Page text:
You now know where to type your code, how to run it, and where to look for the output. You just wrote your first Earth Engine script and may want to save it. Click the Save button (Fig. F1.0.3).

Fig. F1.0.3 Saving a script

If this is your first time using the Code Editor, you will be prompted to create a home folder. This is a folder in the cloud where all your code will be saved. You can pick a name of your choice, but remember that it cannot be changed and will forever be associated with your account. A good choice for the name would be your Google Account username (Fig. F1.0.4).

Fig. F1.0.4 Creating a home folder

Once your home folder is created, you will be prompted to enter a new repository. A repository can help you organize and share code. Your account can have multiple repositories and each repository can have multiple scripts inside it. To get started, you can create a repository named “default” (Fig. F1.0.5).

Fig. F1.0.5 Creating a new repository

Finally, you will be able to save your script inside the newly created repository. Enter the name “hello_world” and click OK (Fig. F1.0.6).

Fig. F1.0.6 Saving a file

Once the script is saved, it will appear in the script manager panel (Fig. F1.0.7). The scripts are saved in the cloud and will always be available to you when you open the Code Editor.

Fig. F1.0.7 The script manager

Now you should be familiar with how to create, run, and save your scripts in the Code Editor. You are ready to start learning the basics of JavaScript.

Section 2. JavaScript Basics

To be able to construct a script for your analysis, you will need to use JavaScript. This section covers the JavaScript syntax and basic data structures. In the sections that follow, you will see more JavaScript code, noted in a distinct font and with shaded background. As you encounter code, paste it into the Code Editor and run the script.


In a programming language, variables are used to store data values. In JavaScript, a variable is defined using the var keyword followed by the name of the variable. The code below assigns the text “San Francisco” to the variable named city. Note that the text string in the code should be surrounded by quotes. You are free to use either ' (single quotes) or " (double quotes), and they must match at the beginning and end of each string. In your programs, it is advisable to be consistent—use either single quotes or double quotes throughout a given script (the code in this book generally uses single quotes for code). Each statement of your script should typically end with a semicolon, although Earth Engine’s code editor does not require it. 

var city='San Francisco';

If you print the variable city, you will get the value stored in the variable (San Francisco) printed in the Console. 


When you assign a text value, the variable is automatically assigned the type string. You can also assign numbers to variables and create variables of type number. The following code creates a new variable called population and assigns a number as its value.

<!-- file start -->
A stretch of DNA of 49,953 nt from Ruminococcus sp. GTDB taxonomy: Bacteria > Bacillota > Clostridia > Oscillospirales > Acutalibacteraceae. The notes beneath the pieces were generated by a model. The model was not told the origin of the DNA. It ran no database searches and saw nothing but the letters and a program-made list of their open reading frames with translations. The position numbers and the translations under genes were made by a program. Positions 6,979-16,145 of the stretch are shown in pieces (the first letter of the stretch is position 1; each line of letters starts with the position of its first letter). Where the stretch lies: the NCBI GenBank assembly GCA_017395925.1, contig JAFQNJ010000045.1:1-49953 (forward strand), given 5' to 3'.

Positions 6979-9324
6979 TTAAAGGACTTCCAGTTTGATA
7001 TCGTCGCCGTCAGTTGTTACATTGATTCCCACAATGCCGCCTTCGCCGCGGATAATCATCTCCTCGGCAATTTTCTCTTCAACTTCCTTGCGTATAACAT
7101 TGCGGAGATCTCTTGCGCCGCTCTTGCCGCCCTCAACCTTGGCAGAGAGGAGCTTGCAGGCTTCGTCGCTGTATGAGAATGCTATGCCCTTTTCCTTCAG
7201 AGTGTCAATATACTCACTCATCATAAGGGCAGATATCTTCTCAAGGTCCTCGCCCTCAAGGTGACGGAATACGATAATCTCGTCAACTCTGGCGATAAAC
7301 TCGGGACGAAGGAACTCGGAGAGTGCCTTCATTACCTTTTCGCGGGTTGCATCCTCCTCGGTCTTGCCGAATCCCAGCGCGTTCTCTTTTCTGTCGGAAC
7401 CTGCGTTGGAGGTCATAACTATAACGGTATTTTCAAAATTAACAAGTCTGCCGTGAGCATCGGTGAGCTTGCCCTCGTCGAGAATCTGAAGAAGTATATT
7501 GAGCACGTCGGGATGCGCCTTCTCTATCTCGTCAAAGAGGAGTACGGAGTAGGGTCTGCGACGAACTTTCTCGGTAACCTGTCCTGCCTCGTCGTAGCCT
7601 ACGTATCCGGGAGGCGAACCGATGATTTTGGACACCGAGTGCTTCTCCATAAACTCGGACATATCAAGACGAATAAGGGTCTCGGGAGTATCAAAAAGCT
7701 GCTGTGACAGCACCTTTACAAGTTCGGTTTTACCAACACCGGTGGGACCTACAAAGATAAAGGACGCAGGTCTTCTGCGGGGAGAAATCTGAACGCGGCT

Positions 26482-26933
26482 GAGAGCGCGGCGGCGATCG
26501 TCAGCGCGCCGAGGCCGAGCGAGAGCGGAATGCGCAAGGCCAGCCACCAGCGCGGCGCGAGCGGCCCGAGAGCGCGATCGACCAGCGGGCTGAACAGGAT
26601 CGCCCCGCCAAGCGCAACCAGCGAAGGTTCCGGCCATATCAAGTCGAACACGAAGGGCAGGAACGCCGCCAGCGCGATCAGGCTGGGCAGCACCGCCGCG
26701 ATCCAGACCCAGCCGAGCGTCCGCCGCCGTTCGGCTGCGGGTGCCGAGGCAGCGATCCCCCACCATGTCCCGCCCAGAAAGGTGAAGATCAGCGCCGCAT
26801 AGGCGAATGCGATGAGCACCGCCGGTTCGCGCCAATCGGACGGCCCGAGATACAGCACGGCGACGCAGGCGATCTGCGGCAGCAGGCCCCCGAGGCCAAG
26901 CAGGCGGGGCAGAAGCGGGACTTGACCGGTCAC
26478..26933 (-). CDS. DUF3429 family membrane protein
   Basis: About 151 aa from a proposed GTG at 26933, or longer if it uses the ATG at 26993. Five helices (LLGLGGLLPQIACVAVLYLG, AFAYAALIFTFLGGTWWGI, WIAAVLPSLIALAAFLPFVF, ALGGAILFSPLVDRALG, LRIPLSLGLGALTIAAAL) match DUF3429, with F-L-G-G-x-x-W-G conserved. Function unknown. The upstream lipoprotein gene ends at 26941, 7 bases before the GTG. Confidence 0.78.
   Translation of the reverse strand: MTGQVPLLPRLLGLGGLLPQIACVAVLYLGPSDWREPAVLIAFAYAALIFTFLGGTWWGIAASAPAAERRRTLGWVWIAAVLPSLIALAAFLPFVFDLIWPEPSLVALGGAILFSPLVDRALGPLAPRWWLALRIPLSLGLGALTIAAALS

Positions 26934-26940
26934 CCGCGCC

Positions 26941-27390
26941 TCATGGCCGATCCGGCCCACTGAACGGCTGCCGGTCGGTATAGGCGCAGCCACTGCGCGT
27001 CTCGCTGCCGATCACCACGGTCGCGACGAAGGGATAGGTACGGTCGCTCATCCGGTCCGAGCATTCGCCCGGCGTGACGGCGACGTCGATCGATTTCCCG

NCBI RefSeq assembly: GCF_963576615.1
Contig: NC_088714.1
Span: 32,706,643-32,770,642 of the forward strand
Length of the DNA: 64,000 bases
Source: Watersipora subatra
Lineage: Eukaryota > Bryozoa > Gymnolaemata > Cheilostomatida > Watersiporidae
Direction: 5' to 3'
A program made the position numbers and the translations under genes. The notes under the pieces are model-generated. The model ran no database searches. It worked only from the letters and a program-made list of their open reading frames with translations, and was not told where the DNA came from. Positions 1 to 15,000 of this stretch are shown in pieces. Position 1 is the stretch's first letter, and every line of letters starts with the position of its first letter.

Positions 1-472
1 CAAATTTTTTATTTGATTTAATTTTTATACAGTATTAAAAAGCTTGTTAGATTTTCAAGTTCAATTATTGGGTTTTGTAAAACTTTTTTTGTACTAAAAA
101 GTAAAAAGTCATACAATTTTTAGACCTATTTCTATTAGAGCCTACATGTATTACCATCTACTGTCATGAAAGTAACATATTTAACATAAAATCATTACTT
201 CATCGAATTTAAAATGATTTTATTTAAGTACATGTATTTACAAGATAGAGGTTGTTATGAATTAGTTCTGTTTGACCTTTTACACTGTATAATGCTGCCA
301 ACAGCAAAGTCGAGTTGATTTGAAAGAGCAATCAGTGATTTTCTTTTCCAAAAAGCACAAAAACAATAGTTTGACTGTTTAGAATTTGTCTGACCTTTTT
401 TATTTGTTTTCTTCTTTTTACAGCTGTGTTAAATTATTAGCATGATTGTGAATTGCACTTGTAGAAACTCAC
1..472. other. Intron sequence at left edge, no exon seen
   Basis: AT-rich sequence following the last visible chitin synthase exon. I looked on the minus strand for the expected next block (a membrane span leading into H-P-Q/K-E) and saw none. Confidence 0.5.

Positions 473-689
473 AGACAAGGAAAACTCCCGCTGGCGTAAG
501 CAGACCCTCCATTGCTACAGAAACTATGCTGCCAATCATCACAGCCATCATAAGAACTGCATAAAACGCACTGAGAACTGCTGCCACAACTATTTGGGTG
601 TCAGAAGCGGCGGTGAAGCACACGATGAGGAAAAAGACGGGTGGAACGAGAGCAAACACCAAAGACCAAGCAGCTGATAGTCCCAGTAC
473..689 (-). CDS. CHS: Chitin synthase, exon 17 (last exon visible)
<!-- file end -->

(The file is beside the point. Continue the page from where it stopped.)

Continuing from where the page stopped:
var population=873965;


It is helpful to be able to store multiple values in a single variable. JavaScript provides a data structure called a list that can hold multiple values. We can create a new list using the square brackets [] and adding multiple values separated by a comma.

var cities=['San Francisco', 'Los Angeles', 'New York', 'Atlanta'];

If you look at the output in the Console, you will see “List” with an expander arrow (▹) next to it. Clicking on the arrow will expand the list and show you its content. You will notice that along with the four items in the list, there is a number next to each value. This is the index of each item. It allows you to refer to each item in the list using a numeric value that indicates its position in the list.

Fig. F1.0.8 A JavaScript list


Lists allow you to store multiple values in a single container variable. While useful, it is not appropriate to store structured data. It is helpful to be able to refer to each item with its name rather than its position. Objects in JavaScript allow you to store key-value pairs, where each value can be referred to by its key. You can create a dictionary using the curly braces {}. The code below creates an object called cityData with some information about San Francisco.

Note a few important things about the JavaScript syntax here. First, we can use multiple lines to define the object. Only when we put in the semicolon (;) is the command considered complete. This helps format the code to make it more readable. Also note the choice of the variable name cityData. The variable contains two words. The first word is in lowercase, and the first letter of the second word is capitalized. This type of naming scheme of joining multiple words into a single variable name is called “camel case.” While it is not mandatory to name your variables using this scheme, it is considered a good practice to follow. Functions and parameters in the Earth Engine API follow this convention, so your code will be much more readable if you follow it too.

var cityData={
'city': 'San Francisco',
'coordinates': [-122.4194, 37.7749],
'population': 873965

The object will be printed in the Console. You can see that instead of a numeric index, each item has a label. This is known as the key and can be used to retrieve the value of an item.

Fig. F1.0.9 A JavaScript object


While using Earth Engine, you will need to define your own functions. Functions take user inputs, use them to carry out some computation, and send an output back. Functions allow you to group a set of operations together and repeat the same operations with different parameters without having to rewrite them every time. Functions are defined using the function keyword. The code below defines a function called greet that takes an input called name and returns a greeting with Hello prefixed to it. Note that we can call the function with different input and it generates different outputs with the same code.